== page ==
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The FSMA: Preventive Controls for Human Food

Posted by Jeffrey Forbes on Aug 5, 2016 6:57:22 PM


The Food Safety Modernization Act, passed in 2010 and signed into law in January of 2011, sought to introduce major overhauls in the way the United States government regulated food safety. 

As part of that Act, the Food and Drug Administration had to introduce seven new rules on a variety of topics.  These rules were carefully thought out and subjected to notice and comment rulemaking before becoming official. 

What Is The FSMA?

The linchpin rule, Preventive Controls for Human Food, was officially finalized first.  Released on September 10, 2015, four and a half years after the FSMA became law, the Rule on Preventive Controls for Human Food seeks to introduce good manufacturing processes for large swaths of the food industry and introduces several key definitions for determining over whom the FDA has jurisdiction to enforce its rules. 

The Preventive Controls Rule has four key components

  • The implementation of Hazard Analysis and Critical Control Points across a much wider array of the food industry
  • The definition of what constitutes a farm versus a food facility
  • Supply chain management program requirements
  • Updates to current good manufacturing practices.

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Important Terms In Food Safety

Hazard Analysis and Critical Control Points

The Rule requires that all covered facilities establish a written food safety plan based on HACCP.  HACCP plans had previously been required in the fishing and juice industries, but the new rule requires them across most of the entire food industry. 

This reflects a trend in the industry that had already seen many leading companies switch to this method to control and prevent contamination.  Generally speaking, HACCP requires that companies analyze the key risks to their food products at various stages of production and implement controls to prevent those hazards from developing.  It also requires that companies monitor their controls and take corrective action in the event of the failure of a control.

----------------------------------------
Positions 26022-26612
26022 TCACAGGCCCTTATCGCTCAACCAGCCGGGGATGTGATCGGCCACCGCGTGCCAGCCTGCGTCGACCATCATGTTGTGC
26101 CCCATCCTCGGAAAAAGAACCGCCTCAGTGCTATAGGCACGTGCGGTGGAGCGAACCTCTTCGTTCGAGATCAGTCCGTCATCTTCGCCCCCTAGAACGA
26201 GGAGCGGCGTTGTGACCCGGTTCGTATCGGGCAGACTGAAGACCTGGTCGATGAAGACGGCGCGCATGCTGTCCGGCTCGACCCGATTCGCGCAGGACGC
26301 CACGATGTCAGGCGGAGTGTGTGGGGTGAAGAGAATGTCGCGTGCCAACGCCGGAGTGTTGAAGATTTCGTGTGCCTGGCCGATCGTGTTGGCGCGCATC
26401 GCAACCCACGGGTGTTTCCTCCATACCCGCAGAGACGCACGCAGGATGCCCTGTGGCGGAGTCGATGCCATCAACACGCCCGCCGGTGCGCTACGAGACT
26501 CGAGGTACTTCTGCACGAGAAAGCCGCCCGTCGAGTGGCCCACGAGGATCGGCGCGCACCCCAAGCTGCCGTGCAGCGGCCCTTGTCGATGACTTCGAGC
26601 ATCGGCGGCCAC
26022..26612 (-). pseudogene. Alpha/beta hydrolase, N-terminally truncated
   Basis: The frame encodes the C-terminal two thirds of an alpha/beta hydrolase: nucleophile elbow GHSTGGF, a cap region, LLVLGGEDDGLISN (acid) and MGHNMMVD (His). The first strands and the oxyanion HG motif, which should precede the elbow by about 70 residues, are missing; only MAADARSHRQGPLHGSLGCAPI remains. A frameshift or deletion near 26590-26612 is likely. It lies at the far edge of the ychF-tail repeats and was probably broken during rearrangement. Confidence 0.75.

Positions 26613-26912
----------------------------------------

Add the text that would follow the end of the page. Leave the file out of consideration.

Definition of a Farm

Under FDA rules, a farm does not qualify as a food facility, and so does not have to comply with HACCP requirements.  (Farms generally face different requirements for preventing food contamination as seen through the FDA’s Produce Safety Rule). 

The FDA recognizes two different types of farms:  primary production farms, which grow and harvest crops and/or raise animals, and secondary activities farms which generally involve the packing and processing of food from a primary production farm at a different location but under the same ownership as the primary production farm.

Supply Chain Programs

As part of HACCP, companies must identify hazards stemming from their obtaining of raw material and introduce appropriate controls to address those concerns.  This means companies must either verify and approve their suppliers or address controls at other points in the processing of the food items to address these potential concerns stemming from supply chain issues. 

Current Good Manufacturing Practices

Part of the updates to the FDA’s CGMPs now mandate education and training for employees and management.  This includes education and training on hygiene and food safety.  It also makes explicit the FDA’s position that CGMPs should address allergy concerns.

Important Information For Businesses 

The Preventive Control Rule also has a complicated series of phase in dates based on business size and type as well as facility type.  Some facilities will have to begin compliance in September of 2016, while others may be able to wait two or three years.  Still, procrastinating these issues will not look good if contamination comes to light while a company waits until the end of their phase in period.

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Topics: Safety At Work, For Your Business